Eggnog is a traditional ‘American’ drink but it started life in the UK as a kind of ‘posset’ (hot milk mixed with wine or ale and spices). There are a very few old mentions of eggs being mixed in as well.
During the middle ages, possets were used to help treat colds and the flu. (Now the word posset is normally used for a cold set milk pudding which was developed from the drink in the 16th century.)
‘Posher’ possets were also drunk by the upper classes in the UK, where it was made with Sherry or Brandy rather than beer or ale.
There are some different theories about how the ‘nog’ in eggnog came about. One theory says that ‘nog’ was the name given to strong beer in East Anglia and when eggs were added to it, it became eggnog. Another theory says the nog comes from the word ‘noggin’ a middle English word for a small and carved wooden mug which was used to serve alcohol (and noggin is still a song term for your head!). And yet another say the nog comes from nugg or nugged ale, a Scottish term meaning ale which had been warmed by putting a poker from the fire in it!
In the mid 1700s the drink travelled over to the USA, where sometimes rum was used in it rather than ale. And from that there’s another naming theory, as rum was known as grog, so eggnog could have started out as egg-n-grog.
But I think the eggs and strong ale or eggs in the noggin cups makes more sense…
The first written use of eggnog is from 1775 when Jonathan Boucher, a clergyman and philologist (someone who studies old texts) from Maryland, wrote a comic poem about the various drink he had during the day! (But his poem wasn’t publish until after his death 30 years later.)
«Fog-drams i’ th’ morn, or (better still) egg-nogg,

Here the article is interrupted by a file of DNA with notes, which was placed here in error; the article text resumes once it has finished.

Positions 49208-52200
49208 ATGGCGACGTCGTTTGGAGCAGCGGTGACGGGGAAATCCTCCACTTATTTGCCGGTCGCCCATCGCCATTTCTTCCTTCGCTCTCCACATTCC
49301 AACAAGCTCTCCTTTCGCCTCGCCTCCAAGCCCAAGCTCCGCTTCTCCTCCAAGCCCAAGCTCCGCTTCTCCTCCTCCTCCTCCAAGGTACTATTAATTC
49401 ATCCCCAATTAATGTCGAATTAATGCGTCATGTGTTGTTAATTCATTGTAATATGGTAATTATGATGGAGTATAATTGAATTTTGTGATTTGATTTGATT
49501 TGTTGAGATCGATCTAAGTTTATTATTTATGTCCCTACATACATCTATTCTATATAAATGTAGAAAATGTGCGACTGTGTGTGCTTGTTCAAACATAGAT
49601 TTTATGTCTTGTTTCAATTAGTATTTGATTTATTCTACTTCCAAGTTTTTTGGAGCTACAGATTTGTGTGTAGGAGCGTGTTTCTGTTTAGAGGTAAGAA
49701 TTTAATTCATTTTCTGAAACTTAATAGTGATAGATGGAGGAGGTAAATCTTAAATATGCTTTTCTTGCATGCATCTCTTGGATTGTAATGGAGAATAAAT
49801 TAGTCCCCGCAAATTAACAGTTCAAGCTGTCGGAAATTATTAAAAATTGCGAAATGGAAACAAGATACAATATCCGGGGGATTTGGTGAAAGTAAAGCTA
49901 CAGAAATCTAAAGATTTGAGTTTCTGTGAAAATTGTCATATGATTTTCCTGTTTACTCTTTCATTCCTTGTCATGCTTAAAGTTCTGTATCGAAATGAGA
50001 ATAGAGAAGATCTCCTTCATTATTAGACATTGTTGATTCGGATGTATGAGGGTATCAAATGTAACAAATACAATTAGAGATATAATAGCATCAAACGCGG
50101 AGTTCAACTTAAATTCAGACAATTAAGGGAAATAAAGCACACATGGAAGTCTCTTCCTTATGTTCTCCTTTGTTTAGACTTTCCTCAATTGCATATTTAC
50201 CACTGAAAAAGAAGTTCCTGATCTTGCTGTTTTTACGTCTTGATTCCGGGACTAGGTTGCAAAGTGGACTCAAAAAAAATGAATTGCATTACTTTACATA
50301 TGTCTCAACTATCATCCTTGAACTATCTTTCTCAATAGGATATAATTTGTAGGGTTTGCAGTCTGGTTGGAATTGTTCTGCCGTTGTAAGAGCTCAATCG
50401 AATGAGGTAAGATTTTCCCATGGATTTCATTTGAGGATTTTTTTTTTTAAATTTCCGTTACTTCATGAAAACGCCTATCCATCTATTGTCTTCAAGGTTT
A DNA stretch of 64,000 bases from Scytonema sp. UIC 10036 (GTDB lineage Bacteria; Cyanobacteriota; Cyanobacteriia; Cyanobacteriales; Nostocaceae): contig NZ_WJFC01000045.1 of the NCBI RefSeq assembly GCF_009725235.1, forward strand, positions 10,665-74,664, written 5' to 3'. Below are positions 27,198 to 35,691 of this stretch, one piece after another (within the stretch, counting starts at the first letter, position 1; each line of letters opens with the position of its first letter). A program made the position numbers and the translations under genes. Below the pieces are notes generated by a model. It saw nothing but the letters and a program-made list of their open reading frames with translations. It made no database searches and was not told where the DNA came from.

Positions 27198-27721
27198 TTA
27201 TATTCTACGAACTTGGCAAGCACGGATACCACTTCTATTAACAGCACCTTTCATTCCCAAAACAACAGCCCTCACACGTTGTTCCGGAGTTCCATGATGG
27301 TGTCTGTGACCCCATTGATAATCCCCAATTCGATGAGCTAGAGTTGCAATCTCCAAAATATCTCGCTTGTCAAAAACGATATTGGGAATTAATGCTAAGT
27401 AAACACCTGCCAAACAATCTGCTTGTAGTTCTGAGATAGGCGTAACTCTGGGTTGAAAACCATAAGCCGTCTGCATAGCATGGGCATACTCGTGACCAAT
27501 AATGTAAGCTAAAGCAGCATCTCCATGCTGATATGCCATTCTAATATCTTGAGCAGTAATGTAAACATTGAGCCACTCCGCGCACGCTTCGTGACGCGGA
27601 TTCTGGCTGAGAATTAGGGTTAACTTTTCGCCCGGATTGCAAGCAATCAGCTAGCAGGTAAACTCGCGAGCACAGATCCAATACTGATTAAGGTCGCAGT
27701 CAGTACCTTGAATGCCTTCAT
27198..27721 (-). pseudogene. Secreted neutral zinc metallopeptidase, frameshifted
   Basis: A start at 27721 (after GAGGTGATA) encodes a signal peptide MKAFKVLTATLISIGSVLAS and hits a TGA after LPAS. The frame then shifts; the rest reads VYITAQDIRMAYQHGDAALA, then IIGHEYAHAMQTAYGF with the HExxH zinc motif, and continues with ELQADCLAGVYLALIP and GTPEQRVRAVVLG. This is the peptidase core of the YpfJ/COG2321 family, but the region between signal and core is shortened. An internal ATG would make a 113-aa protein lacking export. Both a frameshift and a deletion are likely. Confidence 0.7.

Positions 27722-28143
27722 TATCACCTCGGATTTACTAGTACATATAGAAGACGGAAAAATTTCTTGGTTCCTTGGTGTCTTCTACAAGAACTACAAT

At night hot-suppings, and at mid-day, grogg,
My palate can regale…»
In March 1788 a newspaper in New Jersey reported that:
«A young man with a cormerant appetite, voraciously devoured, last week, at Connecticut farms, thirty raw eggs, a glass of egg nog, and another of brandy sling.»
The earliest connection of Christmas and eggnog is from the Virginia Chronicle in 1793:
«On last Christmas Eve several gentlemen met at Northampton court-house, and spent the evening in mirth and festivity, when EGG-NOG was the principal Liquor used by the company. After they had indulged pretty freely in this beverage, a gentleman in company offered a bet that not one of the party could write four verses, extempore, which should be rhyme and sense…»
An early eggnog recipe comes from 1799 when the book ‘Travels Through the States of North America and the Provinces of Upper and Lower Canada’ (volume 2) described how and inn in Baltimore made eggnog:
«The American travellers, before they pursued their journey, took a hearty draught each, according to custom, of egg-nog, a mixture composed of new milk, eggs, rum, and sugar, beat up together;…»
Also in the 1790s, George Washington was the first US President to serve eggnog. His recipe contained rum, whisky and sherry!
The ‘Tom and Jerry’ is an eggnog cocktail made with rum and brandy. It was invented in 1920 by the British journalist Pierce Egan. It’s thought that the Tom and Jerry cartoon might be named after this cocktail!
The eggnog you can now get in cartons, isn’t normally alcoholic.